Oil exports, per capita GDP, economic stability... is there a correlation between such economic indicators and a country’s ranking in the Reporters Without Borders World Press Freedom Index? Are media freedom and independence linked to economic development? This year, Reporters Without Borders takes a look.
Media freedom,rich country’s privilege?
Per capita GDP correlates positively with media freedom (a correlation coefficient of 0.41). Norway and Denmark are good examples. They are among the 20 countries with the highest per capita GDP in the world and are ranked 2nd and 3rd respectively in the 2015 Press Freedom Index. At the other end of the scale, the world’s poorest countries such as Ethiopia, Gambia and Eritrea are ranked 142nd, 151st and 180th. In these countries, poverty and authoritarianism go hand in hand, and information is suppressed in favour of state propaganda.
But there are contrasting examples that show that media freedom is not a prerogative of the rich. Niger, the world’s least developed country according to the United Nations Development Programme, is ranked 47th out of 180 countries in the 2015 Press Freedom Index. Despite a challenging economic environment, Niger’s media have been diverse and outspoken since President Mamadou Tandja’s departure in 2010. But, while the creation of democratic space has been positive, Niger’s poverty continues to be a structural handicap limiting media development and the introduction of better educational standards in journalism.
A link between economic stability and media freedom
There is a 0.59 correlation coefficient between the Reporters Without Borders Press Freedom Index and the Institute for Economics and Peace’s political stability indicator, which measures the ability of countries to satisfy the needs of businesses and investors.
Countries that are renowned for their economic stability such as Germany (12th in the Press Freedom Index), Finland (1st) and New Zealand (6th) also guarantee media freedom in a durable manner. On the other hand, in South Sudan (125th) and Afghanistan (122nd), economic instability and media freedom fragility go together. Africa’s newest country is torn by civil war and has an extremely polarized press. In Afghanistan, it is the state’s ability to guarantee media safety that is lacking.
However, this correlation is not systematic. The cases of China (176th), Malaysia (147th) and Mexico (148th) serve as a reminder that some countries may offer stability to investors while performing terribly as regards freedom of information.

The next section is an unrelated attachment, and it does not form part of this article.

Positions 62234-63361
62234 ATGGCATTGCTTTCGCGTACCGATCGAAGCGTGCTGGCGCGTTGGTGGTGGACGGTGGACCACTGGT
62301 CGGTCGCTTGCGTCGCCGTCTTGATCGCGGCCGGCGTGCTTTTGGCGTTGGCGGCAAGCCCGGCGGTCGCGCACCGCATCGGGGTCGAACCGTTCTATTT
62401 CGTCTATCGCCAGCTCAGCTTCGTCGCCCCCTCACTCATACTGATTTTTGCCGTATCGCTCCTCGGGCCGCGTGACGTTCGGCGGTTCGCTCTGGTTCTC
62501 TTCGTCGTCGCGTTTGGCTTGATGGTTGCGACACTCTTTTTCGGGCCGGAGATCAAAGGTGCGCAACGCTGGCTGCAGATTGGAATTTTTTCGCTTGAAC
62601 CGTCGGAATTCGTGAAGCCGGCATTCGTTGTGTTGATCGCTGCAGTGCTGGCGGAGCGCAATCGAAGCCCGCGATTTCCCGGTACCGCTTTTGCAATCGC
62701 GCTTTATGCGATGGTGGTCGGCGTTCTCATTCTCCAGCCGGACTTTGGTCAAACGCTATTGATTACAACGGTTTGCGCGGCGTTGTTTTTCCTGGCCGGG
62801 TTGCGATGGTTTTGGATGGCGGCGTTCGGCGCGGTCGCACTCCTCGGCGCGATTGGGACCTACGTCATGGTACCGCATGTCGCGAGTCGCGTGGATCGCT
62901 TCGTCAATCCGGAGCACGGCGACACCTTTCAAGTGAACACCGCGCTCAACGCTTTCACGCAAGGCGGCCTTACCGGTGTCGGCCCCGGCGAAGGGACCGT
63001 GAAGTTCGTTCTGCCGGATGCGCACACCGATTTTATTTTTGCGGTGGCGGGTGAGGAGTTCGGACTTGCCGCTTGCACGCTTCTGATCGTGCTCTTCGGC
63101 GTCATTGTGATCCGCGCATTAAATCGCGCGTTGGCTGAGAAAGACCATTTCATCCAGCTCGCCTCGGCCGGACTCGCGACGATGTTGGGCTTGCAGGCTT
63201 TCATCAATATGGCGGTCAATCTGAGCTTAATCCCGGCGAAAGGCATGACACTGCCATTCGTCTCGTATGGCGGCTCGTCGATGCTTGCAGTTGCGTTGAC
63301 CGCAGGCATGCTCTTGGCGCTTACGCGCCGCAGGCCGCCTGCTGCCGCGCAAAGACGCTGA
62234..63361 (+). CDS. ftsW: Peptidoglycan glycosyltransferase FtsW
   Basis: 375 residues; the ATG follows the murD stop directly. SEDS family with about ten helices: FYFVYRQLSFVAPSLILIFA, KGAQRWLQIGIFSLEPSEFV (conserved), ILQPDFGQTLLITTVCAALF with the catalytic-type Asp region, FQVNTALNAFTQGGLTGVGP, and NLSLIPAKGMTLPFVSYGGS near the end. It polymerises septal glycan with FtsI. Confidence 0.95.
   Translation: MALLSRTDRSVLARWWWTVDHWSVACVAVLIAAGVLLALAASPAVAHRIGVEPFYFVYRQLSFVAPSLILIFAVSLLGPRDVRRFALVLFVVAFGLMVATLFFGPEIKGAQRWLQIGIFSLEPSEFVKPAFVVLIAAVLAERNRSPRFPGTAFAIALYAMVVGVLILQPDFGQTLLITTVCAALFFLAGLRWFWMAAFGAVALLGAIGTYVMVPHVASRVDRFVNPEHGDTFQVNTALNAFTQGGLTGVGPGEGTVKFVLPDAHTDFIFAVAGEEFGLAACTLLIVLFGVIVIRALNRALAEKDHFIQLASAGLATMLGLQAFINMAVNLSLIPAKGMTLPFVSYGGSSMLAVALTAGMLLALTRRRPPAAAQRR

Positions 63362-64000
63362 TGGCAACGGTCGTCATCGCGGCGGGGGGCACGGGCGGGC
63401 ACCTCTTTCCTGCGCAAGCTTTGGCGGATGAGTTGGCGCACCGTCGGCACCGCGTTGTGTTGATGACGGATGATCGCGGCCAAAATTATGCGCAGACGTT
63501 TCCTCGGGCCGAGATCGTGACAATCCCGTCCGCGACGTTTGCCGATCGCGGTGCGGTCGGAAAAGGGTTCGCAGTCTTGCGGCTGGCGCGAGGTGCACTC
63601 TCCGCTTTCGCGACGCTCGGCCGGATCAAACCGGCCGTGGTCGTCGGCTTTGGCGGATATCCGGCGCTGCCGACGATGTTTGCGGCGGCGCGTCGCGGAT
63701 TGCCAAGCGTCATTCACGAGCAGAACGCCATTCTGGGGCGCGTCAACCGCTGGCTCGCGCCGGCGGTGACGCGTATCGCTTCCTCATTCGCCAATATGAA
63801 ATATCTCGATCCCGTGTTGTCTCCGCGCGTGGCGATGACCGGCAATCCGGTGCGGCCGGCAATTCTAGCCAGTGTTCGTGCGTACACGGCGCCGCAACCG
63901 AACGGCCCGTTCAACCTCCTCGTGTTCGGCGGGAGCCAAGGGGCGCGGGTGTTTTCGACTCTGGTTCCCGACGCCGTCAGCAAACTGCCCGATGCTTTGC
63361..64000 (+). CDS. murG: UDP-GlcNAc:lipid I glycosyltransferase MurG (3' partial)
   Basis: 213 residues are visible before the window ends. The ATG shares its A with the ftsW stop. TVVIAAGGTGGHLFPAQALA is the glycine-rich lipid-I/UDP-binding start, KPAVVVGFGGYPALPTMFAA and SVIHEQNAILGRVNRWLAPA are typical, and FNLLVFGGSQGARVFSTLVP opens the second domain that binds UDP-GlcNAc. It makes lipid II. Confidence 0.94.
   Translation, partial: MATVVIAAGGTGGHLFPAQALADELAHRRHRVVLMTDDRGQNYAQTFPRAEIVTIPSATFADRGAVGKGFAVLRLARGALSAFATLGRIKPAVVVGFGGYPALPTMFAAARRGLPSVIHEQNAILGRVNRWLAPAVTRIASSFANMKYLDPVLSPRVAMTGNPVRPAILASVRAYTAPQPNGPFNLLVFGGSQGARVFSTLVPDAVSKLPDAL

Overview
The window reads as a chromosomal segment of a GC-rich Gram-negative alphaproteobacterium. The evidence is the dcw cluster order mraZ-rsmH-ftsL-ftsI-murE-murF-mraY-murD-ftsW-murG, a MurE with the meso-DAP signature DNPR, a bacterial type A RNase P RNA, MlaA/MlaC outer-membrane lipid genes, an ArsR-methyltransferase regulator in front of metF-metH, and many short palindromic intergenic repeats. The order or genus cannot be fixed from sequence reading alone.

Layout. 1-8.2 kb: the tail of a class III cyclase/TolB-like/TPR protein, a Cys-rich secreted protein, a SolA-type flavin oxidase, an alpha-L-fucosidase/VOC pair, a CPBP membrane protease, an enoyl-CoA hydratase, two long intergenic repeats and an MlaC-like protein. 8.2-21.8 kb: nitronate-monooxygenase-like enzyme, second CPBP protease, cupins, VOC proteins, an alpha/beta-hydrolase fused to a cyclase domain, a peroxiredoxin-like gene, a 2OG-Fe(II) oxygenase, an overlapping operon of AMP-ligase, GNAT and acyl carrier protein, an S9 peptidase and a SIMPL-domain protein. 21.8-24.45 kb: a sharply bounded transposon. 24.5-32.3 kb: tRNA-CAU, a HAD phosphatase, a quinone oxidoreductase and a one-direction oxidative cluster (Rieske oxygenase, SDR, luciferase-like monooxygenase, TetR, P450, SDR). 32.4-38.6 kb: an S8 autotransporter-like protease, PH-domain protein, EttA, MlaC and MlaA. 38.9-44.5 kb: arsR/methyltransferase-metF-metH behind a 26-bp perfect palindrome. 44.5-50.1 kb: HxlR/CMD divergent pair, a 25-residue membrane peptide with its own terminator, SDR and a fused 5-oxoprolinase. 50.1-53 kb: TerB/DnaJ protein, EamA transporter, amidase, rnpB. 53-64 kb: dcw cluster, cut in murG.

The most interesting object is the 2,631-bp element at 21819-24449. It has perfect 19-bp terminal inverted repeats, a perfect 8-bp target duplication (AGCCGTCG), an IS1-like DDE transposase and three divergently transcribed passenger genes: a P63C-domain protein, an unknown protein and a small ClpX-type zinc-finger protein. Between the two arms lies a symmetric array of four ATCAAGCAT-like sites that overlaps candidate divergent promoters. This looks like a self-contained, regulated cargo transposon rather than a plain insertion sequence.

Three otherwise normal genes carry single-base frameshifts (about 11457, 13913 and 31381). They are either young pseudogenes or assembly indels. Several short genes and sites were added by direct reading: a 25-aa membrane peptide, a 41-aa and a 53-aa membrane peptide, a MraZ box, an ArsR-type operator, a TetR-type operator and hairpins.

Black gold rather than ink
The oil-exporting countries are not guardians of freedom of information. Wealth does not guarantee a free press. A comparison of the Press Freedom Index with figures in the CIA World Fact Book shows that the oil-exporting countries are an average of four points behind those that are not (32.63 as against 36.64).
Saudi Arabia is the best example. The world’s biggest oil exporter (7.5 million barrels per day), the kingdom is ranked 164th in the 2015 Press Freedom Index and got the worst score for legislation governing media and information, as seen in the sentence of 1,000 lashes and ten years in prison that was imposed on the blogger Raif Badawi.
The world’s second and third biggest oil exporters, Russia and Iran, are also good examples. Russia has fallen four places to 152nd while Iran is unchanged at 173rd. With a total of 50 journalists and netizens currently detained, Iran is one of the world’s five biggest prisons for news and information providers. Russia cracked down on independent media in 2014 and added new draconian laws to the many adopted in recent years.
Arms and media independence do not go together
The countries that spend the most on weapons in relation to GDP have the least free press (correlation coefficient: 0.29). The best example is North Korea (179th), which invests an inordinate amount on its military and tolerates absolutely no media independence.
But it is not alone. In Zimbabwe (131st), the eternal dictator and predator of media freedom, Robert Mugabe, pumped an insane 11 percent of the country’s GDP into arms in 2013. This is a world record for a country not involved in any conflict, one that still awaits criminal code reforms that would protect freedom of information.